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Chapter 17. Connect at Conventions > Show Up at the Conference

Show Up at the Conference

Be there! Set aside thoughts of the work stacking up back on your desk and the messages piling up in your voice mail. Use these ten tips for making great convention connections.

  1. Arrive at the convention early. The important people— speakers, conference organizers, association leaders—are likely to arrive early for "pre-meeting meetings." Rub shoulders with the successful people. They are the ones with the knowledge. Find a mentor or a role model.

  2. Wear a smile. Make your body language say, "I'd be easy to talk to." React to visual clues. Comment on jewelry, a necktie, a T-shirt, a name tag listing a state you've traveled in. If you're in line to pick up theater tickets with someone who is wearing the same kind of convention badge you are, go with the obvious. Say, "Hi, I'm Jack . . . Jack Armstrong. I'm at the NCAC convention, too."

  3. Volunteer (again!) to help. Give out name tags, fill in for a panelist whose plane got fogged in, distribute handouts for the speaker. Participation leads to relationships.

  4. Introduce yourself to speakers or panelists. Welcome them before the program, and let them know why you chose their session. Often they are eager for more information on who's in the audience, so, if they aren't busy getting ready, talk to them. They may mention you in their presentation—instant visibility! Or talk to the speaker afterwards. Ask if he is free for coffee or lunch to continue the discussion. It's rare to be turned down. If people can't do what you ask, they may offer something even better in return. One speaker said to Robert, "I can't go to lunch right now, but why don't you join Walter and me for supper." Walter turned out to be anchorman Walter Cronkite! If you feel shy about issuing an invitation to a speaker, ask two or three other people with similar interests to lunch and then ask the speaker to join the group.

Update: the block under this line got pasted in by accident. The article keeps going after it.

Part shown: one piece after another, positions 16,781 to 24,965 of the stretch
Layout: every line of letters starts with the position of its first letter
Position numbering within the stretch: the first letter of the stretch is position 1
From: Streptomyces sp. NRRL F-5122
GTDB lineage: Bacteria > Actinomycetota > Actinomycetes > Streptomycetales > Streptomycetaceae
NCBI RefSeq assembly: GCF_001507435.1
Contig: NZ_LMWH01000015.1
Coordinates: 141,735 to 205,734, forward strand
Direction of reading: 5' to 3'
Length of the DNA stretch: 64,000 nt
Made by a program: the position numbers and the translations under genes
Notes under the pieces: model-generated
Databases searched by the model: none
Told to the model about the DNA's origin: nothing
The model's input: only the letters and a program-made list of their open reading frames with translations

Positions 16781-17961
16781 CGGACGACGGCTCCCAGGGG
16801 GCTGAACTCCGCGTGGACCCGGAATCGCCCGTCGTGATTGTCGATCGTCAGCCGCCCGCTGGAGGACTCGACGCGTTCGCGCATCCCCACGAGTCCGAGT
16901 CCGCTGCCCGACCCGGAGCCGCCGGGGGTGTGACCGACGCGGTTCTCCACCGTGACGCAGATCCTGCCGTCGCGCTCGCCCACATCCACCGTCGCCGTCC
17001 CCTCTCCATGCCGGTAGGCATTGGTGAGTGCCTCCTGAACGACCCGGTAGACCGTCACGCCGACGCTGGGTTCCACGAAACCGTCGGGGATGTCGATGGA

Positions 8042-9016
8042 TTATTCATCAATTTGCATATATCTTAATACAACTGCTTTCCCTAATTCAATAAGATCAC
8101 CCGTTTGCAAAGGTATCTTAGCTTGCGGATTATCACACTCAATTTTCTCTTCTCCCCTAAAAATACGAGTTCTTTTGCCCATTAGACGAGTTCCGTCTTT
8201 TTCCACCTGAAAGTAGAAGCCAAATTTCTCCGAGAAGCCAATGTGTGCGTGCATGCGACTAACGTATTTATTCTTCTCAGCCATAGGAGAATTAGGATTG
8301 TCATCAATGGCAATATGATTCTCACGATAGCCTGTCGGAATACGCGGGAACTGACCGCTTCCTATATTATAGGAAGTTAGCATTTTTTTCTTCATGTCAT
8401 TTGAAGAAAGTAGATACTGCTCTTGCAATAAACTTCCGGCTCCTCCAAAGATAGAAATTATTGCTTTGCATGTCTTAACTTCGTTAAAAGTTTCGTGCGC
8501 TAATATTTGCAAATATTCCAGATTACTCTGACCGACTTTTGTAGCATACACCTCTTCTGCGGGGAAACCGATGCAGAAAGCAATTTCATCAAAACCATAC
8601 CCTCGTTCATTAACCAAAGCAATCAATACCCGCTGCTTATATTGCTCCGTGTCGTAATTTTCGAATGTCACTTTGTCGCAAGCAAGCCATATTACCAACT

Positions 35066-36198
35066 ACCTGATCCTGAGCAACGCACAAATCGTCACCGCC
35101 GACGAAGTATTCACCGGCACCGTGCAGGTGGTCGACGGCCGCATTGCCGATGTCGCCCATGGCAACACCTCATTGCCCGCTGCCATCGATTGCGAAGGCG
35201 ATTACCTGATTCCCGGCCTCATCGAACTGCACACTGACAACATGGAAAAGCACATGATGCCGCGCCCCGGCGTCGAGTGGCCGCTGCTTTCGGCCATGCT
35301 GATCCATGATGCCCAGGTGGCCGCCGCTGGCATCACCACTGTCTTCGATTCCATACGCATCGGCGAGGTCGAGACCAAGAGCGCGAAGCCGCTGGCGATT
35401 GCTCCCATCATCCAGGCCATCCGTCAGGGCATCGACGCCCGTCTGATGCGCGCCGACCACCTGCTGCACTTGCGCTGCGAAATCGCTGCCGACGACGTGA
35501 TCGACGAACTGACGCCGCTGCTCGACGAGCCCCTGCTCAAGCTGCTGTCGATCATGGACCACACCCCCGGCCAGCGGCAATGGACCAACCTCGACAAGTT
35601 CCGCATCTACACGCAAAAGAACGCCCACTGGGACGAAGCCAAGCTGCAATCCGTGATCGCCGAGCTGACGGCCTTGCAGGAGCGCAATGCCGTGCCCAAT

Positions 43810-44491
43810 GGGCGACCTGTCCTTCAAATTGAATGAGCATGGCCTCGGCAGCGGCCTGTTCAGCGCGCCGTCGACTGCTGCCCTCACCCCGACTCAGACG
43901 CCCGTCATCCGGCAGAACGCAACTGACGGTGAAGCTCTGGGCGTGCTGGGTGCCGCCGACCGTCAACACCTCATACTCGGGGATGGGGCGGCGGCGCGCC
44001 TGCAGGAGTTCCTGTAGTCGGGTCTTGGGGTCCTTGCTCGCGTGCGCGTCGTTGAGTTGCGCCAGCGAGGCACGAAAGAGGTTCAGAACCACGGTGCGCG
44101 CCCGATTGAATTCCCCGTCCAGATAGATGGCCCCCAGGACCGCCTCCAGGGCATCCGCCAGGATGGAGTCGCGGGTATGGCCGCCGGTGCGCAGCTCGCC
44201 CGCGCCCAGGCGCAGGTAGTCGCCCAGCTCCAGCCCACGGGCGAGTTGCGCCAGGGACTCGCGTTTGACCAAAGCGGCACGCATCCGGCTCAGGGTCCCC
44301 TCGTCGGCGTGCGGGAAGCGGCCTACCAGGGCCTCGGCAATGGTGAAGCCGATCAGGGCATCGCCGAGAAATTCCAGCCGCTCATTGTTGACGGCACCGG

5. Participate in the sessions. Ask a question. This does several things. It forces you to think actively rather than just sit- ting passively and taking it all in. When you ask your question, stand up and talk loud enough to be heard. Introduce yourself and tell where you're from or what organization you're with. You'll be remembered because you have been seen. Your visibility makes it easier for people to come up to you after the session and start a conversation. If there is time, you might even announce that you'd like to talk to people who "have successfully used an executive search firm" or "have solved the problem of doing long- distance sales training when field offices are spread out"—whatever is on your Agenda. Your question may attract others who have the same interests. "Every time I have asked a question, someone interesting has come up to me afterwards and started a conversation," says Rhonda. Also listen carefully to other people's questions. Follow up after the session by getting together with those people and commenting on their questions or asking more about their point of view. Those are instant conversation starters.



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